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AVIA 222

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AVIA 222

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  1. AVIA 222 Pneumatic and Pressurization Systems

  2. Pneumatic Systems Pneumatic systems: systems that use air (or other gases, such as nitrogen) to do some form of work.

  3. Pneumatic System Components Some common components of a pneumatic system are: • Compressors • Air distribution systems • After coolers • Receivers • Dryers • Check valves • Cylinders • Motors • Flow controls • Directional valves • Regulators • Silencers • Quick exhaust valves • Filter systems • Excess flow valves and boosters

  4. Tires Oleo Vacuum gauges De-ice systems Pressurization Stored energy Back up systems for hydraulic failure Landing gear Flaps Brakes Cargo door actuators Aircraft Pneumatic SystemsSome common uses on an A/C:

  5. Pneumatic Tires • The air filled rubber tires that are used on aircraft and cars are a pneumatic system. The pressure in the tire acts as a shock absorbing/dampening device to aid the landing gear, or suspension, in maintaining control of the a/c during ground movements. A heavy landing is the most common Cause of a pneumatic tire failure

  6. Oleo • The pneumatic oleo strut system is the most common type of landing gear dampener used on light aircraft. • Pressurized nitrogen gas is the most common gas used to fill the oleo. On a Cessna 172, if the oleo is serviceable , the oleo collar is lifted about 2” off the wheel assembly. • A recharge valve stem allows for easy maintenance.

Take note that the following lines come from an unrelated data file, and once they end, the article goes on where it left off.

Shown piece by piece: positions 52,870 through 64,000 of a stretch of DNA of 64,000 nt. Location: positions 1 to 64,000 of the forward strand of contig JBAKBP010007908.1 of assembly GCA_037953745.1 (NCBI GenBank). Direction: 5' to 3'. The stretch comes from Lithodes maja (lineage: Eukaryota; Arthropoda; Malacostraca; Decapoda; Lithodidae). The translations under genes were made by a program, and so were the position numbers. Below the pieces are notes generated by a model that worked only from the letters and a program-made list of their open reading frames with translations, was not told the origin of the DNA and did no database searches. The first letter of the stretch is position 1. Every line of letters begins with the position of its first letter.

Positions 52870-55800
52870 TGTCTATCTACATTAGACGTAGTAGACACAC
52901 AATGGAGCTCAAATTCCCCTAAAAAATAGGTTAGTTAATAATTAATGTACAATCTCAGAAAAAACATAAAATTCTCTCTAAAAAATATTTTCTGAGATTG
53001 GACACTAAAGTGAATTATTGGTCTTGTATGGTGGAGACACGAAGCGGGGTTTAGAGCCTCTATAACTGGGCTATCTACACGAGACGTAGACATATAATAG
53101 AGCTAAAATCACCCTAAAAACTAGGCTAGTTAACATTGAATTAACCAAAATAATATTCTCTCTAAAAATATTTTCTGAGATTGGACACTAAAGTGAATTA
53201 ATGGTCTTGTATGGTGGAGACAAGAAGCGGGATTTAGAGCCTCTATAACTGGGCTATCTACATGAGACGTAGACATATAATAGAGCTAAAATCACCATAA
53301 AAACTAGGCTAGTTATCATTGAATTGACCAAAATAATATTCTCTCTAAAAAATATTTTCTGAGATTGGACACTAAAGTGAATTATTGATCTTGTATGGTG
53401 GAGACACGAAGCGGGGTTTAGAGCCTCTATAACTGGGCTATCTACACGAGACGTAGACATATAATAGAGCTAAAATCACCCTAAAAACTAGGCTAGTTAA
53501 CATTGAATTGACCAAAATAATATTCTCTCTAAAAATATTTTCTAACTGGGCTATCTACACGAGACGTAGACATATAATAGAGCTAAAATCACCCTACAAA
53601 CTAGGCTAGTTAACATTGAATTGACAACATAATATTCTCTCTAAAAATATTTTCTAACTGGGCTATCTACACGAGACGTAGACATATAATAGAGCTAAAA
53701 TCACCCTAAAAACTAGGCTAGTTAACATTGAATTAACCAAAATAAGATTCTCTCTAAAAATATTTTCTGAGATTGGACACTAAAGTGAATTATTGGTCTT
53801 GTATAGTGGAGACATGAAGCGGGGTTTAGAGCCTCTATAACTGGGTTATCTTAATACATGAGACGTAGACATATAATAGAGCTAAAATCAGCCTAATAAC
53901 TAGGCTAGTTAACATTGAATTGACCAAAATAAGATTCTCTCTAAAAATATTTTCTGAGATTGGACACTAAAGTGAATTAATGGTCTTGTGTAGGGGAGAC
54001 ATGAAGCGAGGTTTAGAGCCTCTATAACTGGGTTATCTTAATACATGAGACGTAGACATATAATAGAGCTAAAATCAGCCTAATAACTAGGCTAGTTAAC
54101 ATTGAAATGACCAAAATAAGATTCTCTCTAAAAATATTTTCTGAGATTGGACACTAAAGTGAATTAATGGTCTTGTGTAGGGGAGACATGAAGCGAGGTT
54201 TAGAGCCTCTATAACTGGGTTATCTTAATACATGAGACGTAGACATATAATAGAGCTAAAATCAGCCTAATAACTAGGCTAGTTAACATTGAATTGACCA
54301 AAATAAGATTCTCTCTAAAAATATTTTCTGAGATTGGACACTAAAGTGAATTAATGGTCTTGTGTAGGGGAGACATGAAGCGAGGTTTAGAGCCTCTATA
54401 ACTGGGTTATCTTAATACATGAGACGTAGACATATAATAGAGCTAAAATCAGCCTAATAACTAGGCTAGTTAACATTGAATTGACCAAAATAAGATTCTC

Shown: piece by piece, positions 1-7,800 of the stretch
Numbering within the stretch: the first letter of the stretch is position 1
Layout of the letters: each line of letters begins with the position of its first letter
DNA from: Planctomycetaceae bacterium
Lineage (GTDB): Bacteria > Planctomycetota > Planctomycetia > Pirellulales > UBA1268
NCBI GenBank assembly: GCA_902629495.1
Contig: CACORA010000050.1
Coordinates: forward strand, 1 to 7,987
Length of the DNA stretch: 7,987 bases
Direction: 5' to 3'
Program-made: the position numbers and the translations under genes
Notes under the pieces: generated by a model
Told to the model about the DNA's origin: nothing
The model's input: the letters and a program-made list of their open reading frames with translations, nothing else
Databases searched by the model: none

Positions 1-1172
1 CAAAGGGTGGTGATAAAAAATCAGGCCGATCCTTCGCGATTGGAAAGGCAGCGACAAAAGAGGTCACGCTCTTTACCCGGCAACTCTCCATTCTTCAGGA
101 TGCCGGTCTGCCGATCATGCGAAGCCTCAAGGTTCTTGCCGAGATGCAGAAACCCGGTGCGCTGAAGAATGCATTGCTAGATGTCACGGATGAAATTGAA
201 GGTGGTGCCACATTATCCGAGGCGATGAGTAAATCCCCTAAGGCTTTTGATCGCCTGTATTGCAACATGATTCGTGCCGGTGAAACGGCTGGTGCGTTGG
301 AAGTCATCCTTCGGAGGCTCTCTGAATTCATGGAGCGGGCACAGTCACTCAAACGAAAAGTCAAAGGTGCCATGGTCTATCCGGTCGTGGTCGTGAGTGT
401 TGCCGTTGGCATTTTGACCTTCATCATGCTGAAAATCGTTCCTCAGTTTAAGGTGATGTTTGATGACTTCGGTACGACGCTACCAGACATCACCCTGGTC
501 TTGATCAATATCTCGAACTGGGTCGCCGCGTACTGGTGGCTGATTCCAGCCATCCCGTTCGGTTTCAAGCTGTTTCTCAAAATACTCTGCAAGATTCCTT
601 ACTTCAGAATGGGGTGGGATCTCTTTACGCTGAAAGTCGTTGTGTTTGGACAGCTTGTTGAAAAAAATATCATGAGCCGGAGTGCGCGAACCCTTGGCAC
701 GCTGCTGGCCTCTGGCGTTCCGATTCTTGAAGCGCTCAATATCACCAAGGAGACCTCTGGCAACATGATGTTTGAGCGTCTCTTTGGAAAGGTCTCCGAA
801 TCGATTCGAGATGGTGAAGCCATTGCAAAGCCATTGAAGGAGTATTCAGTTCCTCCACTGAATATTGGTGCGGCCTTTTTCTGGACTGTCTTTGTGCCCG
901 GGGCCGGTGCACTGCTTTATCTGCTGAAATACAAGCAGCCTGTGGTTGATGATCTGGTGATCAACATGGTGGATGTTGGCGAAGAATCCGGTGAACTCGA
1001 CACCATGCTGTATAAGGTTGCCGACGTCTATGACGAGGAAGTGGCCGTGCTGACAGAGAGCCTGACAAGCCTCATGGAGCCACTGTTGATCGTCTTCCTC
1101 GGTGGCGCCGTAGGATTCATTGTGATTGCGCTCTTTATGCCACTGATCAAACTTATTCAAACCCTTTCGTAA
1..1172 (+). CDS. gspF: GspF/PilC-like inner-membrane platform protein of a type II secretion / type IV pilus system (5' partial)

7. Vacuum Gauges • Vacuum lines connected to the low pressure intake manifold, or engine driven air pump or electric powered pump, provide a engine sourced power supply for some standard gauges. Specifications Power Requirements: Vacuum or Pressure, 4.5 to 5.2 in. Hg Minimum Air Flow: 2.2 CFM Air Filtration: 3 microns, 95% Autopilot pick-off: AC, linear transformer, 5Khz, *VAC (pp) Weight: 3.4 lbs. Dimensions: 3.38" x 3.38" x 8.35" Internal Lights: 14/28 VDC

  8. Attitude Indicator On the Cessna 172 the Attitude Indicator and Heading Indicator are both air driven. About 2.5 psi is required to power the gyro to full rpm. A regulator reduces the suction when the engine is at higher rpms.

  9. Pneumatic De-Ice boots. • Rubber “boots” fitted to the leading edges of aircraft are powered by air pressure to inflate and crack/brake off any layer of ice that may of formed.

  10. This B/E Aerospace de-ice boot system uses 22 PSI to inflate. Inflation rates and cycle times vary with each system.

  11. Typical layout of a pneumatic pump systems for a single engine piston driven aircraft.